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Teens Delay Getting Drivers' Licences Due to Finances

Anne Artley |
August 8, 2013 | 8:49 p.m. PDT

Staff Reporter


(Wikimedia Commons)
(Wikimedia Commons)

Driving a car by the age of 16 used to mark a long-awaited rite of passage for American teenagers, but now, more teens delay getting a drivers’ license until 18 or 19.

According to a new study by AAA Foundation for Traffic Safety, just over half of American teens have a license before their 18th birthday. This reflects a drop from two decades ago, when the same study showed that two-thirds of teens could drive a car by the time they turned 18.

Young drivers aged 15 to 17 are subject to a three-step training process that encourages a gradual introduction to driving: learner’s permit, provisional license and full license. 

An unlicensed teenager over 18-years-old is not required to complete these steps, and can immediately apply for a full license. 

To obtain a learner’s permit, a teen must have taken or be currently enrolled in a driver’s education course. In California, the course must offer six hours of behind-the-wheel training with a licensed instructor in addition to a classroom portion. 

Teens must hold the learner’s permit for six months, during which they are obligated to practice driving with a parent for 50 hours, 10 of which must take place at night.

After passing a road test, students will receive a provisional license, which they will hold until they turn 18. This requires them to drive with a parent at night and forbids them from driving with other passengers who are under 20-years-old.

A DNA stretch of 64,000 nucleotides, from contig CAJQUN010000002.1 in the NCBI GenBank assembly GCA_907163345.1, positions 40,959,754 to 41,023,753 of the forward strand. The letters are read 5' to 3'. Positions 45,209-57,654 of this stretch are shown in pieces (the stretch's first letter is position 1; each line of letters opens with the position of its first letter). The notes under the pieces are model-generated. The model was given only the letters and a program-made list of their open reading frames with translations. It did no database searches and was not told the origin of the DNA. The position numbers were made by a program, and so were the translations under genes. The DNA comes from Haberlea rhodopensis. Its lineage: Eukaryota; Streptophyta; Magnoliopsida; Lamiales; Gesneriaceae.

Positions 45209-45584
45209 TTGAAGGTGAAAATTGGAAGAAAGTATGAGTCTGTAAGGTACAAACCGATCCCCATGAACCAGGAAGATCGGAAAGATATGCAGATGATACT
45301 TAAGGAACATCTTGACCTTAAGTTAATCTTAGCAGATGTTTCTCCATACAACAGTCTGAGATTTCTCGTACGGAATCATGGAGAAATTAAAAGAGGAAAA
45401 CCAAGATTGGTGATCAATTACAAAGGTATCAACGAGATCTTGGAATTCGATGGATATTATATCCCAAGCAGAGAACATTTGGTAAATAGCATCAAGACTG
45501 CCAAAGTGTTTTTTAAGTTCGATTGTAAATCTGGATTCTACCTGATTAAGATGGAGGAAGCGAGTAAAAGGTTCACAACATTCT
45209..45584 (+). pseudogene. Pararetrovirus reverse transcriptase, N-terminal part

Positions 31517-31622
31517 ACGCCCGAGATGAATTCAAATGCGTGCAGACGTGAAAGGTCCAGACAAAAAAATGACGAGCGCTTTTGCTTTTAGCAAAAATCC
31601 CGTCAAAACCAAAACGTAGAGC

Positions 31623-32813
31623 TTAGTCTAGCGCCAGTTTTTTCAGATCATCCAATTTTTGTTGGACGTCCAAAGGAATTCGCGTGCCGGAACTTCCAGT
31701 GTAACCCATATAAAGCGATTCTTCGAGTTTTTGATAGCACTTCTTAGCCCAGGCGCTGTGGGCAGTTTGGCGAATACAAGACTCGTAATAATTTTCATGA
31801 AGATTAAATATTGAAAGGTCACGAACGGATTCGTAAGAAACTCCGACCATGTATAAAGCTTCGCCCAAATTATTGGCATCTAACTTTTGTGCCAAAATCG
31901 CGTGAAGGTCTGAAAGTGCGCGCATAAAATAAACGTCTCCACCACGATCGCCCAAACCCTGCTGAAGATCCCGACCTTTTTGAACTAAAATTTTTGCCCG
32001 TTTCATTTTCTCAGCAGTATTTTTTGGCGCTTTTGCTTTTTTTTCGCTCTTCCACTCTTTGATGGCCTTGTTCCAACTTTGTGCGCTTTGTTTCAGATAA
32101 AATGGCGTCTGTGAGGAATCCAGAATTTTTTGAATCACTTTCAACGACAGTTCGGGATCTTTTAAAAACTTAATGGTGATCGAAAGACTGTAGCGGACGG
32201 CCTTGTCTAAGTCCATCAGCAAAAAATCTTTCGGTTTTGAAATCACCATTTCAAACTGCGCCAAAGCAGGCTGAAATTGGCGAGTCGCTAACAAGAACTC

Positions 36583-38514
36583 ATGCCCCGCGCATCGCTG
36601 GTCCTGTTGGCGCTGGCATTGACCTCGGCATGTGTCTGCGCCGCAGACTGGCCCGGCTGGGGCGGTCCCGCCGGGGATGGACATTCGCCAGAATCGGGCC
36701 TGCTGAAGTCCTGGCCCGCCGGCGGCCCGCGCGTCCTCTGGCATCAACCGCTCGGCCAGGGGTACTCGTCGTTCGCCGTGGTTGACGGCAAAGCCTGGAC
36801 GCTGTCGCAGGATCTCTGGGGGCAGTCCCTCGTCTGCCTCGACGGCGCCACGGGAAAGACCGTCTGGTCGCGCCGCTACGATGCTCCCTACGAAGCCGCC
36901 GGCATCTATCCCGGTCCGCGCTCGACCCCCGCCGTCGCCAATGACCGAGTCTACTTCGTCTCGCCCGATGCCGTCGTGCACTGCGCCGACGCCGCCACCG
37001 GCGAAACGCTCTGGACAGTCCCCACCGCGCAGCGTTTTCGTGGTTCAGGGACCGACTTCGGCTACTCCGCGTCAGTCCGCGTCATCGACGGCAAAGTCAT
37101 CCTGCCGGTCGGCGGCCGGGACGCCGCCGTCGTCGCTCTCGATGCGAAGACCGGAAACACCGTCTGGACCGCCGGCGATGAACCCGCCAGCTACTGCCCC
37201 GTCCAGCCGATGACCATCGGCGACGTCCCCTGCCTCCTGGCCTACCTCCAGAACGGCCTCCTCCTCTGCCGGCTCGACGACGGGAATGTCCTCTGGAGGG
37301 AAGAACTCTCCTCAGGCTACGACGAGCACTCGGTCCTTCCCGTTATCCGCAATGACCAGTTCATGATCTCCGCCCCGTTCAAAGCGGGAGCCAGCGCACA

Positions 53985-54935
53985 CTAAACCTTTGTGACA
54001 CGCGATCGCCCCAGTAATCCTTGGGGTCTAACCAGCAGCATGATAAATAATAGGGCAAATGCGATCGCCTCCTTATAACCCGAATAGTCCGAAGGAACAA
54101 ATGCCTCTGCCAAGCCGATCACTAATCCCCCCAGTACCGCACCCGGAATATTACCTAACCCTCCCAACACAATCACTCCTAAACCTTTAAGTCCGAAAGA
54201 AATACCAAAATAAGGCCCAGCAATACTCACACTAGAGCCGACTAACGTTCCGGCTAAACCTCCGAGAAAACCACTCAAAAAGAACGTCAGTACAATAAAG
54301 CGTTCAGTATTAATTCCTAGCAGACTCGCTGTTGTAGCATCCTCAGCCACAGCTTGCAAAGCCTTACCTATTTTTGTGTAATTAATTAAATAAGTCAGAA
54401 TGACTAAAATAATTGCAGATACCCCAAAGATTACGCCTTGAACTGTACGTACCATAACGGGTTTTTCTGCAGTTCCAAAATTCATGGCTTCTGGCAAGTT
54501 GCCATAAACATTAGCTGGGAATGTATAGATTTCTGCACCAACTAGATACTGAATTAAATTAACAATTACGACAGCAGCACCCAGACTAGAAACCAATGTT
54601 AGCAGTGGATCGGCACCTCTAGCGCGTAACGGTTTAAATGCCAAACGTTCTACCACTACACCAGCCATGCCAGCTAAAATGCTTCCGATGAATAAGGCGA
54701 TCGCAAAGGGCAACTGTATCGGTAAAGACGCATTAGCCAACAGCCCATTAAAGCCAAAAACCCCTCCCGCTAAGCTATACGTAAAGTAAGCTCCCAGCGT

Gilbert Carrillo, a driving instructor at First Choice Driving School in South Los Angeles, said he has noticed a trend in which young teens finish driver’s ed courses, but then hold on to their learner’s permit until they are eligible to take the test at 18. He said they might skip the behind-the-wheel training because it is too expensive.

Although it varies by school, the “live” driving portion with the instructor costs $240 at First Choice as opposed to the online classroom instruction at $30.

“A lot of them with a permit just drive by themselves even though they’re not supposed to,” Carillo said. 

Carrillo said that new drivers who are older might pose a greater risk on the road since they haven’t gone through the comprehensive training.

“It’s important,” Carillo said. “Driving a car is not just getting from Point A to Point B. It’s about learning to drive defensively and watch out for others on the road.”

Carrillo’s observation may reflect the findings of the AAA study--low-income and minority teens are less likely to have a driver’s license before 18. Nationwide, only 29 percent of Hispanic teens and 37 percent of African-American teens were licensed drivers. Also, only 25 percent of teens living in households with incomes less than $20,000 had a license under the age of 18.

These numbers reflect the demographics of South L.A., as African-Americans and Hispanics make up all but five percent of the area’s residents. The household income levels in South L.A. also fit the profile of that of an unlicensed teen driver, as most families subside on $20,000 or less.

At the same time, Jessie Ranilla, a driver’s ed instructor at Melrose Driving School, a school which serves the more affluent neighborhoods of Santa Monica, Beverly Hills and Malibu, said she has not noticed any trend in teens delaying to get a license. 

“It’s summer. Everyone wants to get their license,” Ranilla said. “It’s our busiest season.”

The cost of behind-the-wheel training is not the only financial reason a teen might bypass a comprehensive driver’s ed; the AAA survey cited several more factors such as lack of a car and the high price of gas. 

The gas prices combined with high rates of traffic may hit young drivers in cities such as L.A. especially hard.

“When I started at USC, I started living downtown, but I moved closer to campus specifically because driving took so long,” said Ranjeet Sandhu, 20. “I wish L.A. had better public transportation, I wouldn’t even need a car then.”



Reach Staff Reporter Anne Artley here





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